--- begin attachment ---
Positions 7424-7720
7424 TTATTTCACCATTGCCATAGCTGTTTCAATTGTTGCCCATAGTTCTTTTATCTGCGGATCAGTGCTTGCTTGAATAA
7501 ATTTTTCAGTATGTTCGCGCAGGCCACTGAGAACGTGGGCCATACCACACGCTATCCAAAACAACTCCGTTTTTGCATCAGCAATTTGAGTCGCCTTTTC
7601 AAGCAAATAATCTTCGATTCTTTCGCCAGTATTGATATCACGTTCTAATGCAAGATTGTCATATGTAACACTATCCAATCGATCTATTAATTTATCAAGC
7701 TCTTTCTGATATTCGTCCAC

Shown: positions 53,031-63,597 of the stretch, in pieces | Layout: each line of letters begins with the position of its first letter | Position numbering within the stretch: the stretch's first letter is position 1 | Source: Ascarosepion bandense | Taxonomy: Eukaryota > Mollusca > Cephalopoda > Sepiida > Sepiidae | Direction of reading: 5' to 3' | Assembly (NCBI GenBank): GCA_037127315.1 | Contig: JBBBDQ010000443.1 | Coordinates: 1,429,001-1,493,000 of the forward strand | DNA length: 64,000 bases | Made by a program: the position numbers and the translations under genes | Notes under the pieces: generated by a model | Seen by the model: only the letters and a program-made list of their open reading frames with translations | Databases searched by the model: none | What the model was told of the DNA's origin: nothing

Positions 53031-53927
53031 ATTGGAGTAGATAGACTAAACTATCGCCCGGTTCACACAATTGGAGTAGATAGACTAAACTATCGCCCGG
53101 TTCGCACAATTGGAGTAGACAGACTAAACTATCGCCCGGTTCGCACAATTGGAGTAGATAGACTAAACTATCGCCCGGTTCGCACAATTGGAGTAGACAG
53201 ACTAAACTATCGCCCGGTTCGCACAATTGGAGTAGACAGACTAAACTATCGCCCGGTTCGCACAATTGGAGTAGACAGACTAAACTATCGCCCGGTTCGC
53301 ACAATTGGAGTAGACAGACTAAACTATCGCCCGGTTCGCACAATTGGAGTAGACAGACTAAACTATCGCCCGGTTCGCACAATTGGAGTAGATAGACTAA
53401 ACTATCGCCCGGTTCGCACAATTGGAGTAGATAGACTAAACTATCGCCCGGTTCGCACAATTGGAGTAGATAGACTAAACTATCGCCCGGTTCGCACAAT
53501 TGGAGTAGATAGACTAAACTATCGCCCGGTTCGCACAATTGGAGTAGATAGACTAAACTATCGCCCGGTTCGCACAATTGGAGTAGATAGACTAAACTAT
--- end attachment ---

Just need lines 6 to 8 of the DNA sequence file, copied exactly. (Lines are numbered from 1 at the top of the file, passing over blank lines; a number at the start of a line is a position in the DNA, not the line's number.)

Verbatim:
Shown: positions 53,031-63,597 of the stretch, in pieces | Layout: each line of letters begins with the position of its first letter | Position numbering within the stretch: the stretch's first letter is position 1 | Source: Ascarosepion bandense | Taxonomy: Eukaryota > Mollusca > Cephalopoda > Sepiida > Sepiidae | Direction of reading: 5' to 3' | Assembly (NCBI GenBank): GCA_037127315.1 | Contig: JBBBDQ010000443.1 | Coordinates: 1,429,001-1,493,000 of the forward strand | DNA length: 64,000 bases | Made by a program: the position numbers and the translations under genes | Notes under the pieces: generated by a model | Seen by the model: only the letters and a program-made list of their open reading frames with translations | Databases searched by the model: none | What the model was told of the DNA's origin: nothing

Positions 53031-53927
53031 ATTGGAGTAGATAGACTAAACTATCGCCCGGTTCACACAATTGGAGTAGATAGACTAAACTATCGCCCGG